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Don't Sell The Hershey Company (NYSE:HSY) Before You Read This

Simply Wall St

This article is written for those who want to get better at using price to earnings ratios (P/E ratios). To keep it practical, we'll show how The Hershey Company's (NYSE:HSY) P/E ratio could help you assess the value on offer. Hershey has a P/E ratio of 23.84, based on the last twelve months. In other words, at today's prices, investors are paying $23.84 for every $1 in prior year profit.

Check out our latest analysis for Hershey

How Do You Calculate Hershey's P/E Ratio?

The formula for price to earnings is:

Price to Earnings Ratio = Price per Share ÷ Earnings per Share (EPS)

Or for Hershey:

P/E of 23.84 = $130.840 ÷ $5.489 (Based on the year to December 2019.)

(Note: the above calculation results may not be precise due to rounding.)

Is A High Price-to-Earnings Ratio Good?

The higher the P/E ratio, the higher the price tag of a business, relative to its trailing earnings. That is not a good or a bad thing per se, but a high P/E does imply buyers are optimistic about the future.

How Does Hershey's P/E Ratio Compare To Its Peers?

We can get an indication of market expectations by looking at the P/E ratio. The image below shows that Hershey has a higher P/E than the average (17.9) P/E for companies in the food industry.

NYSE:HSY Price Estimation Relative to Market March 28th 2020

That means that the market expects Hershey will outperform other companies in its industry. Clearly the market expects growth, but it isn't guaranteed. So investors should delve deeper. I like to check if company insiders have been buying or selling.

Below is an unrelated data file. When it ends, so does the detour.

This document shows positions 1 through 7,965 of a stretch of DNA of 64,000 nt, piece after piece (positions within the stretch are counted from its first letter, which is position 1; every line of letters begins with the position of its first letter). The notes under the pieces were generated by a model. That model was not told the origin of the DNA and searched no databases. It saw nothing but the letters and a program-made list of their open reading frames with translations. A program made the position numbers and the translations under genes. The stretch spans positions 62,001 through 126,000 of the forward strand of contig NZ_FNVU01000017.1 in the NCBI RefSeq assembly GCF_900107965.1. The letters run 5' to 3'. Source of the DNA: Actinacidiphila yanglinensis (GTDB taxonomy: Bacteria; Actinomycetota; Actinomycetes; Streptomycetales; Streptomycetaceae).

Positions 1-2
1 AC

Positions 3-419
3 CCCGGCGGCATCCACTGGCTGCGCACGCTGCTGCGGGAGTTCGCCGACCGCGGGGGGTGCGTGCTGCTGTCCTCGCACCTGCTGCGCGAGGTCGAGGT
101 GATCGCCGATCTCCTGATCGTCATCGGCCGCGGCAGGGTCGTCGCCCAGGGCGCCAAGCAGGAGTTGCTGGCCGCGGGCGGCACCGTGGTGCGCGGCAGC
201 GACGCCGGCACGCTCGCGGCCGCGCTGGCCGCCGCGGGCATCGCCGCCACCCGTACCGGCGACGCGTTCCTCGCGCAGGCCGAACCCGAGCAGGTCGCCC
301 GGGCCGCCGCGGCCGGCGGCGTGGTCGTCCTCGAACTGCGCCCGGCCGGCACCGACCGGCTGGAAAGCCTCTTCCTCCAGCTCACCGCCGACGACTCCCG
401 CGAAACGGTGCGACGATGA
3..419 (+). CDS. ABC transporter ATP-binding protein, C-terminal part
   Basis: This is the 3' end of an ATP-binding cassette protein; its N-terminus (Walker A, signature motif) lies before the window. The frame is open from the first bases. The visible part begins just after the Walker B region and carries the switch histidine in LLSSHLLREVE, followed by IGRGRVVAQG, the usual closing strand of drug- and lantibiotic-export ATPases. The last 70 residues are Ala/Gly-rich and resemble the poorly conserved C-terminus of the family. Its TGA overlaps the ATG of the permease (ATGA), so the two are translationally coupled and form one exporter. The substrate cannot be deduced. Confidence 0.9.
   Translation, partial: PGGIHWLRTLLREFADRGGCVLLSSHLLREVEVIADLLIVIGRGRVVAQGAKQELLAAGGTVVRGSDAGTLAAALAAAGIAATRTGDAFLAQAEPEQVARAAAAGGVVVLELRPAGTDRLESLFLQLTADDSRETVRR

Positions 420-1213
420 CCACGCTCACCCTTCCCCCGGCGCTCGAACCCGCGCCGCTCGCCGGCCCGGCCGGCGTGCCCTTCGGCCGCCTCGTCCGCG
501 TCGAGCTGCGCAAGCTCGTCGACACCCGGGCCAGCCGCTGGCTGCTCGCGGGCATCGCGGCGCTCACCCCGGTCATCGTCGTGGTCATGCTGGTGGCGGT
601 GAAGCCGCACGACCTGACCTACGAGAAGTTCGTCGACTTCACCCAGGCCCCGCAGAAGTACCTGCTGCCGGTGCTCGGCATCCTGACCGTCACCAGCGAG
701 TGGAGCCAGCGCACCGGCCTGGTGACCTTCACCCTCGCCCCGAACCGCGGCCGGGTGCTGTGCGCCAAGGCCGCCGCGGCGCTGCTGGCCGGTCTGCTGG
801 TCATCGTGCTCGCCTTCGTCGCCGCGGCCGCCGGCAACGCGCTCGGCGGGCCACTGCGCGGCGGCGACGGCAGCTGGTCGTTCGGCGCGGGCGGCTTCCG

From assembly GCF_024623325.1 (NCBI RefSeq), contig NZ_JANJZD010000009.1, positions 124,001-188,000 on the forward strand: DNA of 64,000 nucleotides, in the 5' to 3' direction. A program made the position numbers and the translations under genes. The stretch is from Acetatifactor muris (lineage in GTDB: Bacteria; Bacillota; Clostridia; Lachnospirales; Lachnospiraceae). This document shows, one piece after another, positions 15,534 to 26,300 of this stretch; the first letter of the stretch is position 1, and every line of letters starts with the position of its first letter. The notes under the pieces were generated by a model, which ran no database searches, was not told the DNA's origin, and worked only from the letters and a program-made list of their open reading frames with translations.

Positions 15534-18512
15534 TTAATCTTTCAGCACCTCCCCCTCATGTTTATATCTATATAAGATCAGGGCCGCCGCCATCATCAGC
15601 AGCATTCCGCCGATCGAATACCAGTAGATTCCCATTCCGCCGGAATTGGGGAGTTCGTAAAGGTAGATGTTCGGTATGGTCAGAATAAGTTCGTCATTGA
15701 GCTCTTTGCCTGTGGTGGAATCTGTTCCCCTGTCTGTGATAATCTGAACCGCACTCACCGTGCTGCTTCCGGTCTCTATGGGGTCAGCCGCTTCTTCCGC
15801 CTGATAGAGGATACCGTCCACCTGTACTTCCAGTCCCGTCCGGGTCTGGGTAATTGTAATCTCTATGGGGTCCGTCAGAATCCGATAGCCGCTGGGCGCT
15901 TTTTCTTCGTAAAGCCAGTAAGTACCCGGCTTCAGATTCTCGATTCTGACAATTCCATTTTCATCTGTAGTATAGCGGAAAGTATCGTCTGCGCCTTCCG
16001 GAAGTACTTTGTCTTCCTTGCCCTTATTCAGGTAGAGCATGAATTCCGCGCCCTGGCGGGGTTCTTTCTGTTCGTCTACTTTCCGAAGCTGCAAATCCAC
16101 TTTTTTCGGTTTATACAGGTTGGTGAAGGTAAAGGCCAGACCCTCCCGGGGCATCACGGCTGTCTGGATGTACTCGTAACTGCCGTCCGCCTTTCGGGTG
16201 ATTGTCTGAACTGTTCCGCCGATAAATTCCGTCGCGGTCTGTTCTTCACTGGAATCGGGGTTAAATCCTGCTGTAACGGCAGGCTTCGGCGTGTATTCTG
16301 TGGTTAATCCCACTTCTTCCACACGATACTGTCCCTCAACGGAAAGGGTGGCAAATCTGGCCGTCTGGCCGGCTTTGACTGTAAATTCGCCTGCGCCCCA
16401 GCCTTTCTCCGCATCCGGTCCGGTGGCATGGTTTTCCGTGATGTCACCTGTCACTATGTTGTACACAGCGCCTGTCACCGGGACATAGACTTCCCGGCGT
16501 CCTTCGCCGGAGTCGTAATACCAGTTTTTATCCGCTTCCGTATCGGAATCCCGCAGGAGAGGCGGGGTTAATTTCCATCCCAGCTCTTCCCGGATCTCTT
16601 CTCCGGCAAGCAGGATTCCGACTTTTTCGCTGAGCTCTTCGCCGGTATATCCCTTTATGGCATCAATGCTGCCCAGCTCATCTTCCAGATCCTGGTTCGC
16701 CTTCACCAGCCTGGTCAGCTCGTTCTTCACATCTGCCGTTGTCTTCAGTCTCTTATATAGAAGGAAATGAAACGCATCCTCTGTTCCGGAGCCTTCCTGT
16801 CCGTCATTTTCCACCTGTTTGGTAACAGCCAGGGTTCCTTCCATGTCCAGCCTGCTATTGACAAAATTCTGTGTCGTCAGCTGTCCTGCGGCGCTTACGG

How Growth Rates Impact P/E Ratios

P/E ratios primarily reflect market expectations around earnings growth rates. When earnings grow, the 'E' increases, over time. Therefore, even if you pay a high multiple of earnings now, that multiple will become lower in the future. A lower P/E should indicate the stock is cheap relative to others -- and that may attract buyers.

Hershey saw earnings per share decrease by 2.1% last year. But over the longer term (5 years) earnings per share have increased by 7.6%.

Remember: P/E Ratios Don't Consider The Balance Sheet

The 'Price' in P/E reflects the market capitalization of the company. In other words, it does not consider any debt or cash that the company may have on the balance sheet. The exact same company would hypothetically deserve a higher P/E ratio if it had a strong balance sheet, than if it had a weak one with lots of debt, because a cashed up company can spend on growth.

While growth expenditure doesn't always pay off, the point is that it is a good option to have; but one that the P/E ratio ignores.

Is Debt Impacting Hershey's P/E?

Net debt totals 13% of Hershey's market cap. That's enough debt to impact the P/E ratio a little; so keep it in mind if you're comparing it to companies without debt.

The Verdict On Hershey's P/E Ratio

Hershey has a P/E of 23.8. That's higher than the average in its market, which is 13.0. With modest debt but no EPS growth in the last year, it's fair to say the P/E implies some optimism about future earnings, from the market.

When the market is wrong about a stock, it gives savvy investors an opportunity. If the reality for a company is better than it expects, you can make money by buying and holding for the long term. So this free visual report on analyst forecasts could hold the key to an excellent investment decision.

Of course, you might find a fantastic investment by looking at a few good candidates. So take a peek at this free list of companies with modest (or no) debt, trading on a P/E below 20.

If you spot an error that warrants correction, please contact the editor at editorial-team@simplywallst.com. This article by Simply Wall St is general in nature. It does not constitute a recommendation to buy or sell any stock, and does not take account of your objectives, or your financial situation. Simply Wall St has no position in the stocks mentioned.

We aim to bring you long-term focused research analysis driven by fundamental data. Note that our analysis may not factor in the latest price-sensitive company announcements or qualitative material. Thank you for reading.